It's the latest thing in child-rearing — dressing your baby diaper-free.
Instead of putting diapers on their children, some parents use natural cues and signals to determine when their little ones need to "go," and react accordingly.
"We do potty parties. You know, 'Mommy go potty,' 'Campbell go potty' — and he usually goes. I go, and he goes," said Nancy Meyer.
Meyer is one of about a dozen women in New Paltz, N.Y., who participate in an infant potty training support group run by Lolli Edinger.
"Keeping a child out of their waste in a diaper keeps them clean, keeps them hygienic, keeps them comfortable," Edinger said.
Erica Chase-Salerno hosts the monthly meeting in her home, and she says that "It's about honoring her body. That's one of the main reasons we do it. When you catch your first pee, you're hooked. I caught my first pee — I thought it was a fluke and I kept thinking it was flukes, but when you keep having a coincidence, you're on track — once you get the first one, you can't look back."
The moms say going diaper-free helps them relate to their children. To get their children to go, the moms use hand signals and the "ssss" sound, and one mom even had a song to get her son to go.
"I realized it's not so much about diapers, it's really about attachment parenting. Just listening to the baby's cues and responding to her cues. I communicate with her better now," said Carla McGarry, the mother of 1-year-old Kristina.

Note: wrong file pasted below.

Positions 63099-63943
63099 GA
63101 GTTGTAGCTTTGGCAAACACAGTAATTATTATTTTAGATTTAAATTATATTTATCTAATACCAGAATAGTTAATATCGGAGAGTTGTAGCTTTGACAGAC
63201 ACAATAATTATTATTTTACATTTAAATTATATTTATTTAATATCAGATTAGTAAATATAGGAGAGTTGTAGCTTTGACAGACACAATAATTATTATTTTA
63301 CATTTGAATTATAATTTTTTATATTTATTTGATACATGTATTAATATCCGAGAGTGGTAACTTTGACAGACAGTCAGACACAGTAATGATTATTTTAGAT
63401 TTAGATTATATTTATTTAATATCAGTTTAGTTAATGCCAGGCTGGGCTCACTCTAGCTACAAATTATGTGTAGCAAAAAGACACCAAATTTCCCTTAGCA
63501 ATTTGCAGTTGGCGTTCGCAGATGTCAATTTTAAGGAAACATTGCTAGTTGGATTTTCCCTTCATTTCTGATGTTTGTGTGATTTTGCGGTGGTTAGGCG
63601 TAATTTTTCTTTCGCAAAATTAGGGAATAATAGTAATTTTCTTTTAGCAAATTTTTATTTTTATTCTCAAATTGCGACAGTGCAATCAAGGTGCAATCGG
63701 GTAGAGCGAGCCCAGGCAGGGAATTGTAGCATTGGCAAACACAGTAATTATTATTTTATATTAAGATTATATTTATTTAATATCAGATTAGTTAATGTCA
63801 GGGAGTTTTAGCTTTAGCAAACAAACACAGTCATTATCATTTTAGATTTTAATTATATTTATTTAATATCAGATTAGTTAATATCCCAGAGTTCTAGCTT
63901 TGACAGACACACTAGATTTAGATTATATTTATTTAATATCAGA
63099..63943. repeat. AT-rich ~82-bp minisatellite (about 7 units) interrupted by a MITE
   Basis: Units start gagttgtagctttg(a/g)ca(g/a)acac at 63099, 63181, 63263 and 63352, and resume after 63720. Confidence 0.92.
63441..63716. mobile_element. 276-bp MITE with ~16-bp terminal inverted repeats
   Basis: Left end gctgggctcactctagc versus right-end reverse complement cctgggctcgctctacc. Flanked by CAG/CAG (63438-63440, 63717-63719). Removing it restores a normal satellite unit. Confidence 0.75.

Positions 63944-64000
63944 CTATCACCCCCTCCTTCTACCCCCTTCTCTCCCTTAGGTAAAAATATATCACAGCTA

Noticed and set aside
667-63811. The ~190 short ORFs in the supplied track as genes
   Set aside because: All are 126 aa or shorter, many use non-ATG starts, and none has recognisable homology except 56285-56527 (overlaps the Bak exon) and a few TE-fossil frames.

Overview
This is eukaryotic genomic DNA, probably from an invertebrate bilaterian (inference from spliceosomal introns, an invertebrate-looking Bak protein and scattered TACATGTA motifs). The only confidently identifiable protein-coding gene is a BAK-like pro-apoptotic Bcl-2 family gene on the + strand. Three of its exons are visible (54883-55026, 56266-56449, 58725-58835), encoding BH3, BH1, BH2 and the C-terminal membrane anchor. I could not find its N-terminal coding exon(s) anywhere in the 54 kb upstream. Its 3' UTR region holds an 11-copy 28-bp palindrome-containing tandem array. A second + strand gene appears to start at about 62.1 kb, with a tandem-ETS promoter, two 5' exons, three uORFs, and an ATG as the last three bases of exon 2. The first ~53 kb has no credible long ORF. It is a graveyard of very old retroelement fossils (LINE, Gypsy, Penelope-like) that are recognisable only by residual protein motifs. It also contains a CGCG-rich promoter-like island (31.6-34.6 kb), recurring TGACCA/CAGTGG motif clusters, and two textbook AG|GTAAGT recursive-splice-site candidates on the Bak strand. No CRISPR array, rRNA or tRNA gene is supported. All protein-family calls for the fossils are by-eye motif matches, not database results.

These parents do use diapers sometimes, such as overnight or when they go out, but when they are at home with the child, the babies are bare and the moms try to predict when they need to use the bathroom. If they're right, they call it a catch, and if they fail to predict one, it's a miss.
"I know that she is going to need to pee now," said Chase-Salerno. "She gets in a zone and I feel this is one of them. What I do is I bring in toys with her because sometimes she'll sit a little bit longer and release and relax and pee while she's playing."
According to Diaperfreebaby.com, an online support group for parents, babies usually need to go to the bathroom right after waking up in the morning, after a nap, and right after a feeding. They also say that a good rule of thumb is that whenever mom has to go, baby most likely has to go as well.
Once her daughter goes, Chase-Salerno says all you have to do is dump the contents from the infant toilet, flush and rinse, and then you're ready for the next one.
These parents aren't alone in practicing elimination communication. Yahoo! lists more than 2,000 members of diaper-free baby support groups in the U.S. Edinger says parents can save hundreds of dollars a year by cutting down on diaper use. However, parents say the best part of practicing elimination communication is getting more in tune with their babies.
"Spring is here and we are catching this stuff a little better," said Chase-Salerno.
And it's getting in touch with their babies which matters more to these parents than what the neighbors will say.